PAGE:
The close up view we often get in Japanese prints, and particularly the way figures are cut off by the edge of the picture, sometimes implies that there is something – or someone – unseen beyond the edge of the print, but perfectly present to the person we are looking at.
There are also visual clues that suggest another presence, and even tell us that we are close to intruding on an amorous situation. Or a lover might be suggested by a reflection, or a shadow on a blind, or by the scent left on a bathrobe.
Looking Cool: a Geisha in the fifth or sixth year of Meiji
Suzushisô Meiji goroku nen irai geigi no fûzoku Tsukioka Yoshitoshi
Colour print from woodblocks with gloss black (tsuyazumi). Ôban format. Block-cutter: Wada hori Yû. Publisher: Tsunashima Kamekichi. 04/05/1888.
Given by The Friends of the Fitzwilliam 2004
From the series ‘Thirty-two Aspects of Customs and Manners’ (Fûzoku sanjûnisô).
The geisha (‘skilled performer’) is seated in a pleasure boat wearing a robe of silk gauze (ro) through which we can see her body, an effect of virtuoso block carving and design. She is presumably in intimate company, and there is a strong suggestion that she has just had sex in the privacy of the boat. The sensual elements of the image – her erect nipples, the breeze suggested by her stray hair and the waves outside, and the almost tangible touch of air through the gossamer robe – all contribute to the sense of ‘Cool’.
Unlike others in the series, this print is dated to a specific time (1872/3) rather than to a whole era: it may reflect a personal reminiscence of the artist.
As professional entertainers, geisha were traditionally forbidden from having sex with customers, but in the Meiji period lower class geisha were allowed an additional licence permitting them to offer sexual favours as well. Around the date of the setting of this print, the government emancipated geisha from their legal commitment to pay off their indenture. Many retired and became prosperous housewives in the Meiji period.
Pine of Success and Oumayagashi, Asakusa River
Asakusagawa Shubi no matsu Oumayagashi Utagawa Hiroshige
Colour print from woodblocks with mica (kira). Ôban format. Publisher: Uoya Eikichi (Uoei). 08/1856.
Given by T. H. Riches 1913
No. 61 in the series ‘One hundred famous views of Edo’ (Meisho Edo hyakkei), in the section for Summer.
Boats from the Oumayagashi Ferry (the landing is just out of sight to the left) are seen crossing the Sumida River at Asakusa. Hanging over the water is the so-called Pine of Success named in the title, which was a landmark for people travelling downriver, especially those headed for the Yoshiwara pleasure quarter.
In the left foreground is a pleasure boat (yanebune). Two pairs of clogs lie in the bow, with the implication that they belong to a pair of lovers who have stepped into the covered section of the boat with the lowered green blinds. We can just make out the silhouette of the woman’s head and shoulders behind the blind. Edicts issued as part of the Tempô reforms in 1842 had actually prohibited lowering the green blinds of yanebune except in wind, rain or snow, presumably to discourage this sort of assignation, which should more properly take place in the official Yoshiwara pleasure quarter.
The effect of the woman’s silhouette is even more subtle in earlier printings than this; they also have a yellow glow in the sky just above the horizon.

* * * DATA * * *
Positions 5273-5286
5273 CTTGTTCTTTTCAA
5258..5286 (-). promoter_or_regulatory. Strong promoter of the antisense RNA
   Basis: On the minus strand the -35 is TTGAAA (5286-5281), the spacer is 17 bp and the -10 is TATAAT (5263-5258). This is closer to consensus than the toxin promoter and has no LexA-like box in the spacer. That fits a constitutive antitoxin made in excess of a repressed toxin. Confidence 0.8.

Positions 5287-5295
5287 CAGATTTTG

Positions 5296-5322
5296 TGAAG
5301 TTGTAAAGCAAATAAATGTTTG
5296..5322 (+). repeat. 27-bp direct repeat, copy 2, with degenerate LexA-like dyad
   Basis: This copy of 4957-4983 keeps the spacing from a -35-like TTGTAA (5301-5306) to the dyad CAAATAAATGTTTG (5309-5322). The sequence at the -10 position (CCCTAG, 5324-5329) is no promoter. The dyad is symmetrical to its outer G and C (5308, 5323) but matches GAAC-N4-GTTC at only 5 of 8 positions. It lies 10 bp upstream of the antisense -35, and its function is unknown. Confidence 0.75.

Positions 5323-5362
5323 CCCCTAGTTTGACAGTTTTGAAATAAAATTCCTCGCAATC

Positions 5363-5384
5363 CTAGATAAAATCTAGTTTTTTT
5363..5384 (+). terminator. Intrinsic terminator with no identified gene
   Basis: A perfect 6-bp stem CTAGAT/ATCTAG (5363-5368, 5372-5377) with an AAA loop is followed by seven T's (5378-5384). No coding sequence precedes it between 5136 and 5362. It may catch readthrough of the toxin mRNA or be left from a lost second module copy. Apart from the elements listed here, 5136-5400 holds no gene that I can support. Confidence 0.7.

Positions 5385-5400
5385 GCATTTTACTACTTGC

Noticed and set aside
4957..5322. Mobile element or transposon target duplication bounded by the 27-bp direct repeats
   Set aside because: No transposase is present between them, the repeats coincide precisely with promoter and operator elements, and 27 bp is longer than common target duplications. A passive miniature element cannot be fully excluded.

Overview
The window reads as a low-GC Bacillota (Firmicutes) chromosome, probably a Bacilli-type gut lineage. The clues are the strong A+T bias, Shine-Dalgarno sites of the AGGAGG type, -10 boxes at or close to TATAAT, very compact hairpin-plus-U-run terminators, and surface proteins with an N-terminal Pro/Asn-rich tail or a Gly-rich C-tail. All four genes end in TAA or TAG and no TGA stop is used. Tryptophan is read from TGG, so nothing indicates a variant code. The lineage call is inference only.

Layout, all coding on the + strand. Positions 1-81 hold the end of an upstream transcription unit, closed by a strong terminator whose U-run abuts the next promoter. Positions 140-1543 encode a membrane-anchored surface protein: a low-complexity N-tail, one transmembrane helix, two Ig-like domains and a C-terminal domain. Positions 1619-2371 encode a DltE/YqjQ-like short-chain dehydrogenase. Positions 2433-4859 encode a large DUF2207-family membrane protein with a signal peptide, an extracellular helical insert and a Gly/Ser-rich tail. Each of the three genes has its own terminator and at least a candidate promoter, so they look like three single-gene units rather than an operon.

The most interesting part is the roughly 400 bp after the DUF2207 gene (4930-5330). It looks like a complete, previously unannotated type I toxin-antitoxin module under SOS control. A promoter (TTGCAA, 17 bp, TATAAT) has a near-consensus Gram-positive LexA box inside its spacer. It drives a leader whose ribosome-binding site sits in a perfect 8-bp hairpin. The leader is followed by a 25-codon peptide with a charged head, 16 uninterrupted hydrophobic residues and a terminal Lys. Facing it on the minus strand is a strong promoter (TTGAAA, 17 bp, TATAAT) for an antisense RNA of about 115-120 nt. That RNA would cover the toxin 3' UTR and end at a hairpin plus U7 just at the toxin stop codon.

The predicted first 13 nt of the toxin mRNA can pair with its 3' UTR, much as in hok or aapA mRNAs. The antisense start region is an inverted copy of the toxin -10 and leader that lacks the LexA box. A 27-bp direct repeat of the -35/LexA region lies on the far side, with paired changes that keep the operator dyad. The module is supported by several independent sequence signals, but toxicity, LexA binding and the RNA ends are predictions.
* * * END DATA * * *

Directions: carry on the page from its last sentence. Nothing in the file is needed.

Summer robes incense Natsu-goromo
Yanagawa Shigenobu, 1787-1833
Colour print from woodblocks with metallic pigment and blind embossing (karazuri). Shikishiban format surimono. Poets: Goshintei San’en, Waseda Mitsumaru, Rikkaen. Mid 1830s.
Given by E. Evelyn Barron 1937
From the series entitled ‘An incense contest’ (Takimono awase). The way of incense (kôdô) was one of the subtlest of arts, in which practitioners were trained to ‘listen’ to blends of incense (kô o kiku) with poetic or evocative or poetic names. This series compares blends that recall favourite aspects of daily life. ‘Summer robes’ alludes to the first day of changing from winter clothes to lighter summer wear.
A woman wears a blue cotton bathrobe (yukata) and dries herself with a hand towel after taking a bath on a warm summer evening. She is about to eat a fish supper, but looks up, perhaps at someone coming in. The loose robe affords a glimpse of naked flesh that confirms the sensual mood of the poems:
The young woman
emerges from the heated bath
and dons a rippling robe
scented with the perfume
of plum blossoms.
– Waseda Mitsumaru
wraps around the bare skin
of my beautiful love
like a layer of mist
draping the cherry blossoms.
(translation: Alfred Haft)
Colour print from woodblocks with metallic pigment and blind embossing (karazuri) and burnished black (tsuya-zuri). Shikishiban format surimono. c.1823-5.
Given by E. Evelyn Barron 1937
The ‘Flower’ print from a series entitled ‘Flower and Bird, Wind and Moon’ (Kachô-fugetsu).
The poet’s name on this print, Ryûôtei Hanazono Kochô, is one of the pen names of Môri Narimoto, the feudal lord (daimyô) of Chôshu-han, who commissioned the series. The red seal of a butterfly formed from petals and buds of cherry blossom may be associated with Narimoto, particularly as his poetry name Kochô means ‘Butterfly’, but it may be associated with the geisha and other female entertainers who feature on the surimono that he commissioned.
A geisha imagines that she sees the face of a lover in her mirror. His features resemble the Kabuki actor Onoe Kikugorô III, so this may be wishful thinking. On the window sill is a pot of sakura-sô (literally ‘cherry grass’) known in English as Siebold’s primrose.
The subtle fragrance
of flowers creates
emotions that get entangled
just like hair, so hard to arrange
in an indescribable spring dawn.
– Ryûôtei Hanazono Kochô
(based on a translation by John T. Carpenter)